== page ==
Saturday March 6, 2010
It’s all fun and games until the airline loses your luggage. Then before you know it, the only shirt you have to wear is borrowed, ugly and two sizes too big. For Norma, lost luggage is an almost comical addition to an already challenging trip. More character building I guess although I think she has enough character already. She would rather have her bags.
The worst part is the loss of food. She will find clothes and shoes but food for a race like this is not so easy. There is no REI down the street to go and resupply. She will have to make due with whatever she can find locally. Racers normally use energy bars, protein powders and freeze dried food. Not much chance of finding those items at the local Atacama Desert store. In fact, the odds are exactly zero. But she will make due. She will probably just run down some wild desert chickens and cook them over an open fire. Then squeeze some some juice from a prickly cactus. If she would just pretend to be helpless for a bit, she would have tons of offers of help. After all, most of the racers are guys. But that won’t happen. She will do for herself and find a way to get through it on her own. No matter what, she will make it to the start line ready to run.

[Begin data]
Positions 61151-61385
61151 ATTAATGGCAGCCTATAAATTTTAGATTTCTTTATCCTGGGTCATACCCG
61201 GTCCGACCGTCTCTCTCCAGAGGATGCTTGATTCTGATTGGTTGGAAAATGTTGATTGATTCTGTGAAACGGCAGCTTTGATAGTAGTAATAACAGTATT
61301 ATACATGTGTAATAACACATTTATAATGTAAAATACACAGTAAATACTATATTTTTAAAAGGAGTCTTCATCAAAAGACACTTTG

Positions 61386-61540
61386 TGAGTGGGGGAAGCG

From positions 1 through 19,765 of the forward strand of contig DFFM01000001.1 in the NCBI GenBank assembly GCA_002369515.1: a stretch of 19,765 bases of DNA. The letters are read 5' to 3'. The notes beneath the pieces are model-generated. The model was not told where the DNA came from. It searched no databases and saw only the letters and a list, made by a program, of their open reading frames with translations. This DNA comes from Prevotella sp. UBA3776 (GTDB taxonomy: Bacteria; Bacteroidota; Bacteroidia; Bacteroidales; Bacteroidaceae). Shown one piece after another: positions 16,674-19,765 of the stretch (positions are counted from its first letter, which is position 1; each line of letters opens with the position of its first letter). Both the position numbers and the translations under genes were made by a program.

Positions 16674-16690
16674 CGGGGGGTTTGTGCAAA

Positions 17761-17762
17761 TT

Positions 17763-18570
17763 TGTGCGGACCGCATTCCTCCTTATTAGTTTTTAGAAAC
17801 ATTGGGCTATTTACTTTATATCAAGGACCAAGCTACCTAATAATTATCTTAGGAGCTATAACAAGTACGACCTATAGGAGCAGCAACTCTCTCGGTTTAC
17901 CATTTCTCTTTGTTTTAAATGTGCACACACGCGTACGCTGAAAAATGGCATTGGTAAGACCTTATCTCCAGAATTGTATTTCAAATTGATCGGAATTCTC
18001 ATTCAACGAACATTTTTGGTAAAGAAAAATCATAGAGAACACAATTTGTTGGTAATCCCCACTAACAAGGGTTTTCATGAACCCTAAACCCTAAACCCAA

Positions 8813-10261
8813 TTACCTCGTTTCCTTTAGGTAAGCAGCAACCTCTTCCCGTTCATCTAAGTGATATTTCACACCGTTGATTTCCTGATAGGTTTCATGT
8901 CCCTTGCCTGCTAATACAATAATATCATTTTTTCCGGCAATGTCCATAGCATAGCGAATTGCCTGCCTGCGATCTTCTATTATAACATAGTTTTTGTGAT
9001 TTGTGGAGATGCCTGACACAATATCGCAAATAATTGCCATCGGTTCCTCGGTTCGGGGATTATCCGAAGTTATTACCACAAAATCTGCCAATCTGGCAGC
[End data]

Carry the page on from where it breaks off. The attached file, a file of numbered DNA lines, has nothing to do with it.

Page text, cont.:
I did get to speak to her very late last night. She had arrived at her hotel in Salta and was going to get some sleep. Understandably she was tired but seemed in good spirits. She had just gotten word that there was an outside chance that her bags might arrive in Calama, a city about 3 hours away from the race start. If this happens, then she will have to catch a bus and go retrieve the bags herself. This would mean another 6 hours of travel but after almost 60 hours already, why not? It would still be best to have her own gear and food. If I had to guess though, I would not count on the bags arriving. It is just the way it seems to work. I once lost 3 bags in Africa and they showed up at my house in North Carolina 2 months later. Fingers crossed though.
She slept on the floor of a couple of airports during her trip and was happy to have a shower and a bed, if only for a few hours. Early in the morning she would be leaving with several other racers for San Pedro de Atacama, the headquarters for the race. The drive would be 14 hours. Apparently nothing is close to anything else in the desert, or at least that’s how it feels when you are out there. A cameraman named Mario has joined Norma and will be documenting her journey to and through the desert. If the first few days are any indication then this documentary will be highly entertaining.
The race starts Monday.